However, there are actually designs that have small microphones inside of the body, but they tend to point towards the strings, and they do have a really good sound, don’t get me wrong, but there’s nothing better in my opinion than micing it either with a large diaphragm, say on the 12th or 14th fret, and we’ll put a link here to how to record acoustic guitars, and also, another trick that I love is the small diaphragm on the body.

Now, does that mean that you shouldn’t use a DI? Of course not. Primarily, DIs originally back in ye olden days of the very first Ovations and things like that that had pickups in them were designed specifically for live use, where you could plug in an get a lot more control, less feedback, more importantly, less bleed from other instruments.

Because putting a mic on an acoustic guitar live when the lead singer is moving around like this, you’re going to get tons and tons of bleed. So the DIs predominately were designed for live situations.

However, my good friend Dave Jerden, who did Alice in Chains, and probably more importantly for this instance, the Jane’s Addiction records, all the early really amazing Jane’s Addiction records, would always take the DI out and put it through an amp. He’d run effects pedals, and you’d get the most unique guitar sounds.

Sometimes, when you listen to those albums, and you hear this really incredible arpeggio, and you think, “Wow, that’s so fat! Such a big sound!” That’s because it’s done with an acoustic guitar with heavy strings going through pedals into an amp, and the amp is miked. So there’s many uses for DIs. Also, he’d mic the guitar, and he’d blend. He did it with me when I was playing guitar with him.

He’d blend a recorded acoustic guitar sound with the mic, with the DI going through an amp.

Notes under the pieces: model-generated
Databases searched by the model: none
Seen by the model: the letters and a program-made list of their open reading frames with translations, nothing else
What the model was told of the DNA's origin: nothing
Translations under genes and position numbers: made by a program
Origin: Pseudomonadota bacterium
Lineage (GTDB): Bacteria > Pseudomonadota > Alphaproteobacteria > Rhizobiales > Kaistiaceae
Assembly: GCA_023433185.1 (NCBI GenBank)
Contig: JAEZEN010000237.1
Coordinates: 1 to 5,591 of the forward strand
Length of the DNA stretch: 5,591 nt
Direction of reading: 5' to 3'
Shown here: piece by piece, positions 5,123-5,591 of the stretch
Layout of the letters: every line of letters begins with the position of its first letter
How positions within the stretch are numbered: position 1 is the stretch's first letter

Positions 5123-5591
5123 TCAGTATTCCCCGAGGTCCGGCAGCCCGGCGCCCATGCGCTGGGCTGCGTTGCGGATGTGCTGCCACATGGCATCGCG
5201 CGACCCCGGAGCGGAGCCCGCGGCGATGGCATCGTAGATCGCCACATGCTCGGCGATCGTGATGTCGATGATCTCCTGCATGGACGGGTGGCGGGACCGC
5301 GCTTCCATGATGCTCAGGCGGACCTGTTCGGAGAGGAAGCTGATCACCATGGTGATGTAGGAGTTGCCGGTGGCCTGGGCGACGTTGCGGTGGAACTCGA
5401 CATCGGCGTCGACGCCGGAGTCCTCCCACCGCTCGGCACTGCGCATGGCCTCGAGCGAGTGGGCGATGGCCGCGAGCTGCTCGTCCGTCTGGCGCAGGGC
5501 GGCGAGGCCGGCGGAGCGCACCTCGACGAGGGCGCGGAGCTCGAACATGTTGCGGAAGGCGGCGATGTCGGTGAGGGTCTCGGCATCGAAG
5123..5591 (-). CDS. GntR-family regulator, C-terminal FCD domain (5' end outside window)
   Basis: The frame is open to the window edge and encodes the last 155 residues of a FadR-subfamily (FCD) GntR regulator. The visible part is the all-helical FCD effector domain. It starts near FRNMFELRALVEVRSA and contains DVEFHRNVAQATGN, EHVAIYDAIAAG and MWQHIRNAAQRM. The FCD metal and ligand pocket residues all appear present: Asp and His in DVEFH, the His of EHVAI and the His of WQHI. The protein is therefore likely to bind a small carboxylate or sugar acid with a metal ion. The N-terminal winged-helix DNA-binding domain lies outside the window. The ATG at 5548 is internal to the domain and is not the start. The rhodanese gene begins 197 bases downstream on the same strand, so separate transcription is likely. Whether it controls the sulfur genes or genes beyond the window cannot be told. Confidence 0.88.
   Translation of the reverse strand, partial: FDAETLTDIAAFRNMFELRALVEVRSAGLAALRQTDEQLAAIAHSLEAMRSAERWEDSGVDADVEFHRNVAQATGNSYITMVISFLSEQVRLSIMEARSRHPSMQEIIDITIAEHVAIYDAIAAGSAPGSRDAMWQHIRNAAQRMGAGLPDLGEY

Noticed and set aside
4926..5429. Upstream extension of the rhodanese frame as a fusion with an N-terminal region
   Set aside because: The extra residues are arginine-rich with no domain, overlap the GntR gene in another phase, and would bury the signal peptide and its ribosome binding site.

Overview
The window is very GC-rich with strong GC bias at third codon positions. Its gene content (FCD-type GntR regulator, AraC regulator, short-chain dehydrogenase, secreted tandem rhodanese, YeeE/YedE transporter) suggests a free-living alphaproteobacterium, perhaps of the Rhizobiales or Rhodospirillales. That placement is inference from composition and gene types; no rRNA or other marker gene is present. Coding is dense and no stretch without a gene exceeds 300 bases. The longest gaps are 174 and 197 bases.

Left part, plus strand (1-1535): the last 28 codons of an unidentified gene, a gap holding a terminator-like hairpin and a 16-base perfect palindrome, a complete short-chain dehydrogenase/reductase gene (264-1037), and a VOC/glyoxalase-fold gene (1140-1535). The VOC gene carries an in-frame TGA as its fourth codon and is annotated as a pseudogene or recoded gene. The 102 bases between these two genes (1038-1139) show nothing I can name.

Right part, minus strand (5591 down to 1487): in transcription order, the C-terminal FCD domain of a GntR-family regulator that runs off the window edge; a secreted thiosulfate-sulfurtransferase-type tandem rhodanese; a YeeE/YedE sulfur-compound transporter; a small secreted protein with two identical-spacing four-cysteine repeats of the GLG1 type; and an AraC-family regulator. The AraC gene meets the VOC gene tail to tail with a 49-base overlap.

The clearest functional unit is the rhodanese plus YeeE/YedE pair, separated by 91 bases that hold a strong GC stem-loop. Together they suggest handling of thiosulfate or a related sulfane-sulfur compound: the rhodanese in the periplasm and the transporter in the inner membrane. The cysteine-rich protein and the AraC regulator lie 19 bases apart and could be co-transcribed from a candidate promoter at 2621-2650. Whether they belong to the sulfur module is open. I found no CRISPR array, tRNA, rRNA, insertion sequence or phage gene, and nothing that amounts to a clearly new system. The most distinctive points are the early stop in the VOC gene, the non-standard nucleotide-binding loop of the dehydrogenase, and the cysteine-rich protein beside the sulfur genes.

Should you not use a DI to record with? No, of course not, you can use it. Is it going to sound as natural and realistic as a microphone? No, but it can get pretty close. And there’s lots of emulation plugins, there’s lots of emulation stompboxes that can help you.

If this is the way that you want to make music, and more importantly, you want to get an idea down really quickly, just plug it in. If it’s going to take you ten minutes to plug in the mic, and put the headphones on and get it all figured out, and find the right position, and you’re just trying to get an idea down, you know, plugin the DI. Especially if you’re in an environment that’s kind of loud and noisy, because the DI might pickup a little bit of reverberation of the truck driving right past the apartment building, but nowhere near as bad as using a mic on the acoustic guitar.

Don’t rule out using a DI, but if you do have a choice of a nice microphone, it’s going to give you the most natural sound, but DIs have lots of great uses.

This.

[acoustic guitar]

Alright, what is it? It is — we’re not sure, it’s either a late 70’s or early 80’s Yamaha FG200. I had to look inside, because I haven’t looked inside in years. Why am I talking about that? It seems like a really good point to me, because when I’m being asked about what’s the one piece of equipment that I couldn’t live without, I make music. I cowrite with my artists, I play guitar on it, I play different instruments on it, but more importantly, getting away from that, my love of music is about creation. Creativity of music. So if all of this was to go away today and you just left me with the acoustic guitar, I’d be much happier than being left with a microphone, even if it’s $15,000.